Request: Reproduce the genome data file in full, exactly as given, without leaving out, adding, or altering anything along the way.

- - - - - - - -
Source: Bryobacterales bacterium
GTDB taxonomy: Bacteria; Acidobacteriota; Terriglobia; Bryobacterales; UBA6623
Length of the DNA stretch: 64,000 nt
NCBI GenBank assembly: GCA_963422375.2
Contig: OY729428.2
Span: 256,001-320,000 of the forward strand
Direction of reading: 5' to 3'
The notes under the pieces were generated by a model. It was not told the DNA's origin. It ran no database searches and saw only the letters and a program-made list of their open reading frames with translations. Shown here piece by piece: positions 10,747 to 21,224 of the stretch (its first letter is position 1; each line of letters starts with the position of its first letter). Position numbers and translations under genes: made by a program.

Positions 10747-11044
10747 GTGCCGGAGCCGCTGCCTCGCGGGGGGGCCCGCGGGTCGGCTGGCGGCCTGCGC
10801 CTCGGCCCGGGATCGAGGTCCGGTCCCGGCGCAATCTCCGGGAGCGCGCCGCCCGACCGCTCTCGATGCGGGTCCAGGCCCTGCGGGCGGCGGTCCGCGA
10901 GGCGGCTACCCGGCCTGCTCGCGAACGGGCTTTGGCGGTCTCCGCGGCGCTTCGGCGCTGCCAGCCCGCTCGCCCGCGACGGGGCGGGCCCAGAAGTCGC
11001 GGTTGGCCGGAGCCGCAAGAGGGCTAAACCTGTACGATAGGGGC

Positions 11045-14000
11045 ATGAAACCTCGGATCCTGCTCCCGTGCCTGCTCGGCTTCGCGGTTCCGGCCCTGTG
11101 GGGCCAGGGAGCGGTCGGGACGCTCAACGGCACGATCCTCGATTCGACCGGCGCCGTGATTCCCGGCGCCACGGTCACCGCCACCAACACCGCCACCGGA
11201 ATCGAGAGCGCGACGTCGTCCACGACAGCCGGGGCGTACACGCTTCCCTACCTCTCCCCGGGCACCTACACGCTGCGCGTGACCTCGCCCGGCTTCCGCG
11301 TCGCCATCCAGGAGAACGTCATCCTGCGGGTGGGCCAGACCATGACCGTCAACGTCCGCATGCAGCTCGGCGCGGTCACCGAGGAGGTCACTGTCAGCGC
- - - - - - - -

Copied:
Source: Bryobacterales bacterium
GTDB taxonomy: Bacteria; Acidobacteriota; Terriglobia; Bryobacterales; UBA6623
Length of the DNA stretch: 64,000 nt
NCBI GenBank assembly: GCA_963422375.2
Contig: OY729428.2
Span: 256,001-320,000 of the forward strand
Direction of reading: 5' to 3'
The notes under the pieces were generated by a model. It was not told the DNA's origin. It ran no database searches and saw only the letters and a program-made list of their open reading frames with translations. Shown here piece by piece: positions 10,747 to 21,224 of the stretch (its first letter is position 1; each line of letters starts with the position of its first letter). Position numbers and translations under genes: made by a program.

Positions 10747-11044
10747 GTGCCGGAGCCGCTGCCTCGCGGGGGGGCCCGCGGGTCGGCTGGCGGCCTGCGC
10801 CTCGGCCCGGGATCGAGGTCCGGTCCCGGCGCAATCTCCGGGAGCGCGCCGCCCGACCGCTCTCGATGCGGGTCCAGGCCCTGCGGGCGGCGGTCCGCGA
10901 GGCGGCTACCCGGCCTGCTCGCGAACGGGCTTTGGCGGTCTCCGCGGCGCTTCGGCGCTGCCAGCCCGCTCGCCCGCGACGGGGCGGGCCCAGAAGTCGC
11001 GGTTGGCCGGAGCCGCAAGAGGGCTAAACCTGTACGATAGGGGC

Positions 11045-14000
11045 ATGAAACCTCGGATCCTGCTCCCGTGCCTGCTCGGCTTCGCGGTTCCGGCCCTGTG
11101 GGGCCAGGGAGCGGTCGGGACGCTCAACGGCACGATCCTCGATTCGACCGGCGCCGTGATTCCCGGCGCCACGGTCACCGCCACCAACACCGCCACCGGA
11201 ATCGAGAGCGCGACGTCGTCCACGACAGCCGGGGCGTACACGCTTCCCTACCTCTCCCCGGGCACCTACACGCTGCGCGTGACCTCGCCCGGCTTCCGCG
11301 TCGCCATCCAGGAGAACGTCATCCTGCGGGTGGGCCAGACCATGACCGTCAACGTCCGCATGCAGCTCGGCGCGGTCACCGAGGAGGTCACTGTCAGCGC